ANCHORAGE (AP) -- Federal Express issued a memo to its employees Wednesday, urging workers to stop feeding a young, motherless moose that had been hanging around the company's hub at the Ted Stevens Anchorage International Airport.
''Not only can it be dangerous to them and the animal, but it is against the law,'' said Pam Roberson at FedEx world headquarters in Memphis, Tenn.
Some workers had taken to feeding the animal and even petting it, said biologist Rick Sinnott of the Alaska Department of Fish and Game.
When employees learned that biologists would have to destroy the animal if it became aggressive, some called Sinnott this week in anguished worry that he would shoot the calf or that it might die without their help.
Feeding endangers people as well as the moose, Sinnott said. Moose can kick out their sharp hooves with blurring speed and have killed people in the city, he said.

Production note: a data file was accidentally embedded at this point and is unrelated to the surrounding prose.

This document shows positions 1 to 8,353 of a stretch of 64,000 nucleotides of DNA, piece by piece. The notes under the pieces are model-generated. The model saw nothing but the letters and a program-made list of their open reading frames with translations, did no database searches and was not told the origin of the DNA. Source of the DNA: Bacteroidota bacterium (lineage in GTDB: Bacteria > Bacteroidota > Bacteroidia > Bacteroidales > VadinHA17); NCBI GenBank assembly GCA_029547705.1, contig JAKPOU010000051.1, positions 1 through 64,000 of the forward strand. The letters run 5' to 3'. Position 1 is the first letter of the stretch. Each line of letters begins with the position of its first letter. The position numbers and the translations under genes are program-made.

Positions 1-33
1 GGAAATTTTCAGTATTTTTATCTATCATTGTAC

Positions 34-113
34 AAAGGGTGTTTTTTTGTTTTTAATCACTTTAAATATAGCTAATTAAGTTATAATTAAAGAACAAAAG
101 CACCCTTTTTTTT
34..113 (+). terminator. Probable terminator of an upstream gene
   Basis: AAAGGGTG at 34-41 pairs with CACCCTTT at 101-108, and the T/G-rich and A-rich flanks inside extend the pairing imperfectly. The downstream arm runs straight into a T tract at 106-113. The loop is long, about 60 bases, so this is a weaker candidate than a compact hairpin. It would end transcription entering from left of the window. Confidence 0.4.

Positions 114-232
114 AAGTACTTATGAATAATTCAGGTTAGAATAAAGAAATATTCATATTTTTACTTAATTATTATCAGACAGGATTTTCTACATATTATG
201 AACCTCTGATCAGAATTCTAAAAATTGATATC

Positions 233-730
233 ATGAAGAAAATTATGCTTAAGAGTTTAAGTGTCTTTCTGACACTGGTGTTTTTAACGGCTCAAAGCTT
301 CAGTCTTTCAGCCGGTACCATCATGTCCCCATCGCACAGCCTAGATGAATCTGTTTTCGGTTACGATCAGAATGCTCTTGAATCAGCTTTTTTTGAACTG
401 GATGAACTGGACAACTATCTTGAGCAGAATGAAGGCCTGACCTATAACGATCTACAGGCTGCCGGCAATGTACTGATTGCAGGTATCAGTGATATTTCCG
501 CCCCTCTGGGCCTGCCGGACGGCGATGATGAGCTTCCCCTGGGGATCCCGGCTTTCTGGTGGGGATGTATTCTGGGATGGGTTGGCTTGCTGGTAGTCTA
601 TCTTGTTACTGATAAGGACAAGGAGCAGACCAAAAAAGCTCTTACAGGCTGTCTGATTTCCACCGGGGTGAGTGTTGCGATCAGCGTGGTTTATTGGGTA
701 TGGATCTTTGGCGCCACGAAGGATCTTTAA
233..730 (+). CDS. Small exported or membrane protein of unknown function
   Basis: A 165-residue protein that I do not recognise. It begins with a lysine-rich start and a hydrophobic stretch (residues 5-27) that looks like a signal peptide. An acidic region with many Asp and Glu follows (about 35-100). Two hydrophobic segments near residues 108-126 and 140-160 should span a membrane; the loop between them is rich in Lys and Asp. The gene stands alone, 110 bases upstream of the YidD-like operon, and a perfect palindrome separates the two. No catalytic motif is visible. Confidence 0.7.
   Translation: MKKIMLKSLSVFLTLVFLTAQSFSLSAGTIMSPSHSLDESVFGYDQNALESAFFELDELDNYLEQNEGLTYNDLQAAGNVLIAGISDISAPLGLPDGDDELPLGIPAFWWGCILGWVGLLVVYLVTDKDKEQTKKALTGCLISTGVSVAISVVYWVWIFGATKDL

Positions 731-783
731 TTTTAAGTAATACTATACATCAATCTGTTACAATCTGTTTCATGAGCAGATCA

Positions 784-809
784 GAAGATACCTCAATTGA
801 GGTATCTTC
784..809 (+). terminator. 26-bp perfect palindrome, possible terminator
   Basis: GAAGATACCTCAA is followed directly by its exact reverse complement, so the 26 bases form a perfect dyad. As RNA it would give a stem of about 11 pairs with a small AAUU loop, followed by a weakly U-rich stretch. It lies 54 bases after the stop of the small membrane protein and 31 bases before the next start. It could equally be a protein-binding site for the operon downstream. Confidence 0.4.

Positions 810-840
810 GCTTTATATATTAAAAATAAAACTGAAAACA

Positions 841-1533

Sinnott has no plans to shoot the moose. He's confident, he said, that if the calf doesn't become a danger to people, it will find grass, new buds and other food once the snow is gone.
''It is perfectly capable of moving out on its own,'' he said.
He acknowledged that the young moose could starve to death. But by ''adopting'' the animal, a practice that Sinnott has seen in apartment complexes and trailer courts, people are creating a bigger problem.
''It if gets aggressive, the only solution we have is to destroy the moose,'' he said.
Sinnott learned about the calf last week when a FedEx security guard called him, worried that someone might get hurt. Sinnott confirmed the guard's concern, which led eventually to Wednesday's memo.
''Moose are more dangerous potentially than black bears,'' he said. That's because people fear bears instinctively. But they've come to see moose differently, especially the young.
''It's those big brown eyes and the long lashes, and they look so cute,'' he said. ''I blame it all on Walt Disney and Bambi.'''
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